Wednesday, January 14, 2015

Vanessa Bell, Modernist Amateur

Vanessa Bell, née Stephen, (1879-1961) was a member of the Bloomsbury Group. A brief Wikipedia entry about her is here and a lengthy Guardian article dealing with her painting is here.

She had some formal art training and painted for much of her adult life. From what I've read about her, it seems that most of the paintings she made were for herself; she didn't have to paint to make a living.

Given when she lived and who she associated with (artist Duncan Grant and artist / art critic Roger Fry, among others), she was swept up in modernism, especially 1910-20. By the late 1930s she pulled back and made more conventionally representational paintings. I am not aware that she painted abstractions.

The Guardian piece linked above makes her out to be far more than she was, if the images below are any evidence.


Photo of Vanessa by George Charles Beresford - 1902

Virginia Woolf - ca. 1912
She painted several pictures of people where faces were either lightly indicated or simply rendered as colored blobs. My conjecture is that she (or one of her friends, likely Roger Fry) thought that including facial detail would make faces the painting's focus, whereas a blank face would allow viewers to contemplate the image in "formal" terms -- color, composition, and such.

Virginia Woolf - ca. 1912
A Cézanne-like treatment of Vanessa's sister, the writer Virginia Woolf.

Conversation Piece - 1912
More faceless subjects, thinly painted.

Lytton Strachey - 1913
The biographer before he gained fame and wealth.

Molly MacCarthy - 1914-15
This is the only Cubist-inspired portrait I'm aware of, though others might have been destroyed in a World War 2 air raid.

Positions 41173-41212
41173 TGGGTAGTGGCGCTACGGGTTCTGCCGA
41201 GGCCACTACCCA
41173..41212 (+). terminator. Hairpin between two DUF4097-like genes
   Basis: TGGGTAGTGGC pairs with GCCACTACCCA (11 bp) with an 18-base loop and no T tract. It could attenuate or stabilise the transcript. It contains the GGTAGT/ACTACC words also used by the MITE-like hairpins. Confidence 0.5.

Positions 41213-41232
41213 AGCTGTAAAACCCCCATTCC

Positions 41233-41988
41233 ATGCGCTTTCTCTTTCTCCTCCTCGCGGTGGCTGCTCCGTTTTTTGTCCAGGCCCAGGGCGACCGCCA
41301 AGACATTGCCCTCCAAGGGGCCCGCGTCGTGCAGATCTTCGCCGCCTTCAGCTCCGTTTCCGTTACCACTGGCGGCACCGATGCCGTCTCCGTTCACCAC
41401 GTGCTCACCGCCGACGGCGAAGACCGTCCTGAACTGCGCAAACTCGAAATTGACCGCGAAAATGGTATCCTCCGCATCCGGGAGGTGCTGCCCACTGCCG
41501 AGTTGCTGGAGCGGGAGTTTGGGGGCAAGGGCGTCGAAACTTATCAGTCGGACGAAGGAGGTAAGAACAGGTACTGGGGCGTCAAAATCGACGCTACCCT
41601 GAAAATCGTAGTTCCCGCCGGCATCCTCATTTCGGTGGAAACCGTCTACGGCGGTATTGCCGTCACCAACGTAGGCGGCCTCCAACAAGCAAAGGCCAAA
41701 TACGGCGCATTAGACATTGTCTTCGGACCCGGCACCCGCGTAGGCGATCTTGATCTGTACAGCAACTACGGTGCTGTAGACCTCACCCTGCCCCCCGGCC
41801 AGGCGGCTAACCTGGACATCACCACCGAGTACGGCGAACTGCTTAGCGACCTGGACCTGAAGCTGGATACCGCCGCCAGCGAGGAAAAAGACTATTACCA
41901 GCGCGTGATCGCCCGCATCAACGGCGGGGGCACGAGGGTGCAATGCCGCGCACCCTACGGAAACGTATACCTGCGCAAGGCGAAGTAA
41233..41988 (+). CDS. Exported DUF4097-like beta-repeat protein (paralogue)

Mrs. John Hutchinson - 1915
The pink face and pink wall provide a modernist version of a Coles Phillips illustration.

The Blue Room, Wissett Lodge - 1916
Accurate anatomy, linear perspective, scale and other attributes are sacrificed to the gods of modernism.

View of the Pond at Charleston, East Sussex - ca. 1919
Here she retreats a little from extreme modernism. Drawing is more accurate, but brushwork remains dabby.

8 Fitzroy Street
Perspective is ignored, and the colors give this a whiff of Henri Matisse.

Dora Morris - ca. 1937
This is much more representational, but the brushwork remains haphazard.

Angelica Garnett (Vanessa's daughter)

Leonard Woolf - 1940
Virginia Woolf's husband, perhaps doing his obsession, the finances for the Hogarth Press.

Lady with a Book - 1945-46
A postwar painting with even more compromises with representationalism, though it retains a modernist feel.

Self Portrait - ca. 1958
Done not long before her death.

1 comment:

Hels said...

I love Vanessa and her friends, particularly once they lived in Charleston Farmhouse from WW1 on. I don't know that she and Grant made the greatest paintings and other art objects in the history of humanity, but they defined modernity for me.

The works that they created on commissions for Roger Fry's Omega Workshops did make a difference. I cannot find a date for 8 Fitzroy St but yes, Matisse would have enjoyed it.

Thanks for the link